Preschool in the Forest

Preschool in the Forest

From FuturePerfect. Read the entire article here.

Children at Cedarsong Nature School spend their first school years – rain, shine, and snow – in five acres of Washington State forest.

FuturePerfect Preschool in the forest

Photo by Karen Olsen, Cedarsong Nature School

For four hours a day, a group of preschool children and their teachers in Washington State head into a forest. Rain, snow, or shine, the children are free to run, play, climb, explore, sit quietly, or play musical instruments. The teachers are there to support children’s natural curiosities and exploration.

This nontraditional school setting in the northwestern United States is Cedarsong Nature School, a Forest Kindergarten on Vashon Island. Opened in 2008, Cedarsong is a model Forest Kindergarten program, designed to connect children with the natural world and their place in it.

“My impetus for starting this type of program was to nurture the bond with nature that children are born with,” says Cedarsong founder Erin Kenny. “This leads to environmental stewardship. People who are disconnected from nature don’t care if the ancient forests are being cut down – they don’t care that the Amazon rainforest is being cut down. It doesn’t affect them.”


Spreading the Forest School Way

Building on her success with Cedarsong, Kenny developed the Cedarsong Way Teaching Method, which is rooted in a philosophy of no predetermined curriculum. Lessons are driven by children’s interests and by what the natural world presents on any given day. Teachers act as supports to children’s natural curiosity and wonder.

The teacher training program was started nearly five years ago, and educators from numerous countries have now gone through it. “In the beginning, it was almost all educators who intended to start their own Forest Kindergarten,” she says. “Now more teachers who have access to mainstream education programs are able to incorporate some of these ideas.”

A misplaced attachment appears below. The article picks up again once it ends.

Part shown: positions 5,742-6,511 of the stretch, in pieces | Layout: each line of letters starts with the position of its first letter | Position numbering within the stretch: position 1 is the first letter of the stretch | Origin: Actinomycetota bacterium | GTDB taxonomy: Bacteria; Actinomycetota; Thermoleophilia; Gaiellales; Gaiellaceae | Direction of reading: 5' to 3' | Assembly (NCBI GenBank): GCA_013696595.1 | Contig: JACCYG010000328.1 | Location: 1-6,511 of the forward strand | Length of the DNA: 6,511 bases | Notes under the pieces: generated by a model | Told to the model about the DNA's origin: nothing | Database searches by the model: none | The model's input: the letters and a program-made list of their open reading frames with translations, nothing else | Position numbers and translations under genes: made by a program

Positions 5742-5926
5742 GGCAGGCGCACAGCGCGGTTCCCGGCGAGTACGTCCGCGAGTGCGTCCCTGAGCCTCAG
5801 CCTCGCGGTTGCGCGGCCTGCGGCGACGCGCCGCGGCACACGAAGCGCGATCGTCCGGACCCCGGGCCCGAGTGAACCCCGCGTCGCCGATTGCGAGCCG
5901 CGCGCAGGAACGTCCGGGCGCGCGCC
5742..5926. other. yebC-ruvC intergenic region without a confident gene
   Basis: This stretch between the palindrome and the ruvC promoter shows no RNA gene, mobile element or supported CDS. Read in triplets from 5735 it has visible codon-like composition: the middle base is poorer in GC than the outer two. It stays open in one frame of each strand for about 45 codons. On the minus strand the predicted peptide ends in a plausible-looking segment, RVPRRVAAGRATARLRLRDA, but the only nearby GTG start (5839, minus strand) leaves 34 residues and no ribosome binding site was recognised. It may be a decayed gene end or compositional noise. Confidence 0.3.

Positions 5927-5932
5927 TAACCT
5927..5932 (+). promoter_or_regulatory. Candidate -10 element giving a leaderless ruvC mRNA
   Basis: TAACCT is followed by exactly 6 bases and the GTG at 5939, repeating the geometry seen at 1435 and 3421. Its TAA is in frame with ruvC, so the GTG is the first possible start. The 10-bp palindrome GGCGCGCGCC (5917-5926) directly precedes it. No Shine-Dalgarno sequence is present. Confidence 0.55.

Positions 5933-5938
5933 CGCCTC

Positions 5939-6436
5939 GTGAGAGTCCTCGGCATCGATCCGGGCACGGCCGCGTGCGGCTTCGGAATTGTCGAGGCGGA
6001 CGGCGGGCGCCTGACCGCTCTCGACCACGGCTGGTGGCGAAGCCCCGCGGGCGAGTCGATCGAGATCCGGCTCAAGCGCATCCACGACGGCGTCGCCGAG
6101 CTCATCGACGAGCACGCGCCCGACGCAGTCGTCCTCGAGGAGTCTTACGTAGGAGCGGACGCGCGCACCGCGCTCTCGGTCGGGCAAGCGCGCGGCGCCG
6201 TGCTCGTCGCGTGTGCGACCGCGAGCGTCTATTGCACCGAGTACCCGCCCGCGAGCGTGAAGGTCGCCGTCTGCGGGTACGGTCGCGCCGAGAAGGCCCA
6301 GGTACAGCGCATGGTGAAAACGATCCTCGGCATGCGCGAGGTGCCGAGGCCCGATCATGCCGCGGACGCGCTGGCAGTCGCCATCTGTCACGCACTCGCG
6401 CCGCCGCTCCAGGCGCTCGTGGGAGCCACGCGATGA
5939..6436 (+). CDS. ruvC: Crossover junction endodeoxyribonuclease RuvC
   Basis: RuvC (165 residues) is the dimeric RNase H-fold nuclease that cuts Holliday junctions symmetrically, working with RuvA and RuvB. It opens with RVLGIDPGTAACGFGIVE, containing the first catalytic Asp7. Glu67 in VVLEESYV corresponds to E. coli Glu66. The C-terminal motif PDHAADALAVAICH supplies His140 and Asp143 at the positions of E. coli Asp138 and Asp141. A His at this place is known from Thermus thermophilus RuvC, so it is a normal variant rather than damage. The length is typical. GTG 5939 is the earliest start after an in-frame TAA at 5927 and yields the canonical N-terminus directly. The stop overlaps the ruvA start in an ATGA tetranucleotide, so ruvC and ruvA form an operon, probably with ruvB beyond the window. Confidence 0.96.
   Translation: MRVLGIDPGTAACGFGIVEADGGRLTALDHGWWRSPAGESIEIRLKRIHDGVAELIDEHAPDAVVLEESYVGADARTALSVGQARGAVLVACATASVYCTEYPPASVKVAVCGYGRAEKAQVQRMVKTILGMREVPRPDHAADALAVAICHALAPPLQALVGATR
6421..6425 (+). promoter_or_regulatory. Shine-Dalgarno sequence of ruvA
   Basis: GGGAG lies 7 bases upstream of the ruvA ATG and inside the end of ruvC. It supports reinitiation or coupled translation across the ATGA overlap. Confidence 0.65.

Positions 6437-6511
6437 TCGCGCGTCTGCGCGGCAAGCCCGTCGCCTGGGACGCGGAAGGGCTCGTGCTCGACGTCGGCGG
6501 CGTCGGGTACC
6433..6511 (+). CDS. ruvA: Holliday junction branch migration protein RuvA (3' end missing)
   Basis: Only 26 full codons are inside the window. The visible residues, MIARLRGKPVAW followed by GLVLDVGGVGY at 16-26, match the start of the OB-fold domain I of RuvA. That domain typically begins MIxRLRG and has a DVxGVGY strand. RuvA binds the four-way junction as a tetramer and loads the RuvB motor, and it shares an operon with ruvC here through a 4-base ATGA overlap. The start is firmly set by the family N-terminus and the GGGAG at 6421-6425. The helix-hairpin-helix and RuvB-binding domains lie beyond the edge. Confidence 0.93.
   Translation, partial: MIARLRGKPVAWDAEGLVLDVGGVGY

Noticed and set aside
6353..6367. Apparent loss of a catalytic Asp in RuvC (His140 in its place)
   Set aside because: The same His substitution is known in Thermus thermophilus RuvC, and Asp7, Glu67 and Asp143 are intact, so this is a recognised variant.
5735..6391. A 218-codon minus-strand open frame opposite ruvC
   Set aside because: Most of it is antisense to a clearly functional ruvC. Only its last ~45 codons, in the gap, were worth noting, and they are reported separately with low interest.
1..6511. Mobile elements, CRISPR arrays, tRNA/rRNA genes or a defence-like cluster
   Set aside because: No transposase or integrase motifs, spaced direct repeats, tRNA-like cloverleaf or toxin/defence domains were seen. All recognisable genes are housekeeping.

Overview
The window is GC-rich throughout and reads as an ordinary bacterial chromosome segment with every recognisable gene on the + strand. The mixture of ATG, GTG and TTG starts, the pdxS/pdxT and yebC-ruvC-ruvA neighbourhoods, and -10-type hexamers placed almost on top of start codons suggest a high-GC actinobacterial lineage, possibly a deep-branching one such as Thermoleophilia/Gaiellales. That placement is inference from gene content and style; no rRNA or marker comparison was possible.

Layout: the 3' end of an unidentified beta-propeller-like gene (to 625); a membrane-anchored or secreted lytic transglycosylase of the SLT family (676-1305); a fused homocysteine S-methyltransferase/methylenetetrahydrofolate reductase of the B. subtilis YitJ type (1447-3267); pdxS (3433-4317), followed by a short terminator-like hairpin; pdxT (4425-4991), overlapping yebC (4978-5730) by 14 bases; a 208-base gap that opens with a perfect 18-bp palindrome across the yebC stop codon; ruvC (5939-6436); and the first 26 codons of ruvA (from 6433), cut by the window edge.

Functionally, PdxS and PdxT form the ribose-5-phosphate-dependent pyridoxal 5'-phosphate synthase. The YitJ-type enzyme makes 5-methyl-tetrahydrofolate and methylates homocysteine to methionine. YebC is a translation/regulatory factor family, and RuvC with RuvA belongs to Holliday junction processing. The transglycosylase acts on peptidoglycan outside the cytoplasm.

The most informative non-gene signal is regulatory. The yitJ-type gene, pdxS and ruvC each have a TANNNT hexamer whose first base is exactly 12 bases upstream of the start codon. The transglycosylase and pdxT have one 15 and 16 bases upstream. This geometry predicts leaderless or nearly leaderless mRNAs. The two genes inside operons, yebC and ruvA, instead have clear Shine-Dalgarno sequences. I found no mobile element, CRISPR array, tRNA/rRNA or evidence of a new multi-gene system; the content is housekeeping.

This trend is gratifying for Kenny. “I think the movement is only going to continue moving forward,” she says, “if we’re careful to include the public schools, older children, and disadvantaged and urban children.”

Since Forest Kindergarten is still a fairly new concept in the United States, Kenny created the American Forest Kindergarten Association, a nonprofit to provide guidelines, standards, and continuity for Forest Kindergartens. The association also offers a way for teachers, schools, and parents to connect.

This fits with Kenny’s vision for Cedarsong and the teacher training program to raise awareness of the Forest Kindergarten model and spread it to educators everywhere.

“I’d like to see the school continue to be a learning lab that teachers can come to and inform their own practice, or become more empowered and inspired through observing the gold standard in this country,” she says. “Thereby spreading the message outward in a rippling effect and using the ideas and principles in programs around the world.”

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